One of the ways companies make money on cancer is by using words that sound great but mean little.
“Detoxification” is one of them.
Let’s take a closer look at this. On the surface, getting rid of “toxins‘ is a good idea, right? “Toxins” bad, “detox” good, correct?
Well, sure, except nobody really knows what this means. Take the “toxic” effects of drugs. We have drugs like medications, illegal drugs, drugs in food and drink (alcohol, caffeine, others) and “natural drugs” made in the body (don’t get me started on the word “natural”!)
“Toxicity”, when used in this vague sense, could be organ injury from the drug directly, or it could be a harmful effect produced by the body itself in response to the drug, or it could be an allergic reaction, or it could be a withdrawal effect from an addictive substance…just to name a few.
So “detox”, related to drugs, is pretty hard to wrap one’s brain around. What does it mean? Does a “detox” supplement help with any or all of these?
Let’s look at another area that ups the confusion ante. The body makes a lot of “toxic” waste products during normal living. Many of those made end up passing out in urine and feces, a product of busy organs like the kidney and liver. The skin excretes some in sweat, and a wee bit are exhaled. Does a “detox” supplement insure that more of the body’s wastes will be excreted?
Normal metabolism creates a whole slew of “toxins” (bad, bad poisons made by Mother Nature). Free radicals and aldehydes are just two examples. Enzymes within the body handle these, with the help of substances found in the diet. This cluster of mechanisms would be another way to look at “detoxification”. Does a “detox” supplement increase these effects?
But wait! What about all those nasties from diet, water, and air? We have our usual slew to consider, including heavy metals (lead, mercury, and so on), aromatic hydrocarbons from fossil fuel combustion (car exhaust, factories, etc), nitrates and nitrites (preservatives that end up carcinogenic in the body), plastics and everything made out of them, pesticides, herbicides….an endless list. These are all “toxins”. So “detoxification” would point to reducing the harmful effects of some or all of these, am I correct?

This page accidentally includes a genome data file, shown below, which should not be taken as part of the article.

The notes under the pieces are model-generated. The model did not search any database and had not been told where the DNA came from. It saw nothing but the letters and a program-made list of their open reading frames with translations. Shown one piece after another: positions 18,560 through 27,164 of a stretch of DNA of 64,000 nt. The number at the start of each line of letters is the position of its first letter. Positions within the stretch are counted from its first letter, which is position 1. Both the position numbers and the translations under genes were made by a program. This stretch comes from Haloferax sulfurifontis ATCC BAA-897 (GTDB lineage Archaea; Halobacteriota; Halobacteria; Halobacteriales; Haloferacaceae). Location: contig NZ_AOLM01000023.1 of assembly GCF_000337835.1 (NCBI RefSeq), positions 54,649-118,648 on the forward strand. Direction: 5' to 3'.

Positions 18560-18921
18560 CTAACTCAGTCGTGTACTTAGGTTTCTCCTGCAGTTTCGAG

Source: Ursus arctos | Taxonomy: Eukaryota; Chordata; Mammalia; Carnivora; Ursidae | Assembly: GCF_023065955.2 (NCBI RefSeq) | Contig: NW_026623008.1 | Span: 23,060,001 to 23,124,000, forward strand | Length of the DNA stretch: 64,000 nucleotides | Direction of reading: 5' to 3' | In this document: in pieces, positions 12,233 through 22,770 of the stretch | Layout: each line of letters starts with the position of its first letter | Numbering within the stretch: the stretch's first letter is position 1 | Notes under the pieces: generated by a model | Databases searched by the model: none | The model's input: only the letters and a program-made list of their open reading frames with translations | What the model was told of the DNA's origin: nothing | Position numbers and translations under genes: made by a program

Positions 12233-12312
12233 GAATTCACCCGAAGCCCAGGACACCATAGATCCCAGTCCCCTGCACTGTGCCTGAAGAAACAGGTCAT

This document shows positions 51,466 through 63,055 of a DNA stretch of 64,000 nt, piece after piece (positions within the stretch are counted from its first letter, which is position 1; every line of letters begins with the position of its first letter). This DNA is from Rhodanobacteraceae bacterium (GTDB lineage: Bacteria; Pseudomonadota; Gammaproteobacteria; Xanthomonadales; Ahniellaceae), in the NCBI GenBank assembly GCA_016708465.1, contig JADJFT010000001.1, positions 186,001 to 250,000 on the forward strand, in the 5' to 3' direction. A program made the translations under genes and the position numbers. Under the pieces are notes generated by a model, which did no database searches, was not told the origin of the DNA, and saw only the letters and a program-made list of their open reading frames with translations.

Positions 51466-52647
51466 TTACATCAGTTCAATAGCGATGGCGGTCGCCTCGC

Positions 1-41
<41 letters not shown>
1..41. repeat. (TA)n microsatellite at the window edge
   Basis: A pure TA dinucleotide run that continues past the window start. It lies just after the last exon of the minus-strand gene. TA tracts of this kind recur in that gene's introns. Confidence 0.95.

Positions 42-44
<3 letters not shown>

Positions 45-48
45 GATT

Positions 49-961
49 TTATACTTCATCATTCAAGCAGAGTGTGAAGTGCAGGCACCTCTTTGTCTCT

Does a “detox” product actually address these things? There are so many aspects of the picture. We can decrease exposure. We can decreasing absorption of them once on the skin, or in the lungs or GI tract. We can boost the needed enzymes and other internal factors. We can increase the excretion in the urine or feces. Which is being addressed, and how?
What is the evidence? How is the claim shown to be true? Where is it shown that the promise of “detoxification” is fulfilled?
Here is my main problem with “detoxification”. You, the concerned dog lover, are in the cross-hairs of unethical companies advertising “detox” products all over the place. If you were to call the manufacturer for real data showing the product did what they claimed, and really analyze what you were sent, you would most often be disappointed.
Some of us are not trained in the finer points of critiquing information that is used to back up flimsy or false claims. And thereby, some are vulnerable to grifters out to make a quick buck.
I do not like businesses that take advantage of people in a crisis. The use of vague words that sound good, as if they contain measurable effects and definitions (but usually do not), is one of the ways innocent people experiencing pain get bamboozled.
So keep your eyes open, dog lovers.
Remember, the first step is always information gathering. The way to gather information is by questioning. Always question. You will be happy you did!
Best to all,
Dr. Demian Dressler is internationally recognized as “the dog cancer vet” because of his innovations in the field of dog cancer management, and the popularity of his blog here at Dog Cancer Blog. The owner of South Shore Veterinary Care, a full-service veterinary hospital in Maui, Hawaii, Dr. Dressler studied Animal Physiology and received a Bachelor of Science degree from the University of California at Davis before earning his Doctorate in Veterinary Medicine from Cornell University. After practicing at Killewald Animal Hospital in Amherst, New York, he returned to his home state, Hawaii, to practice at the East Honolulu Pet Hospital before heading home to Maui to open his own hospital. Dr. Dressler consults both dog lovers and veterinary professionals, and is sought after as a speaker on topics ranging from the links between lifestyle choices and disease, nutrition and cancer, and animal ethics. His television appearances include “Ask the Vet” segments on local news programs. He is the author of The Dog Cancer Survival Guide: Full Spectrum Treatments to Optimize Your Dog’s Life Quality and Longevity. He is a member of the American Veterinary Medical Association, the Hawaii Veterinary Medical Association, the American Association of Avian Veterinarians, the National Animal Supplement Council and CORE (Comparative Orthopedic Research Evaluation). He is also an advisory board member for Pacific Primate Sanctuary.
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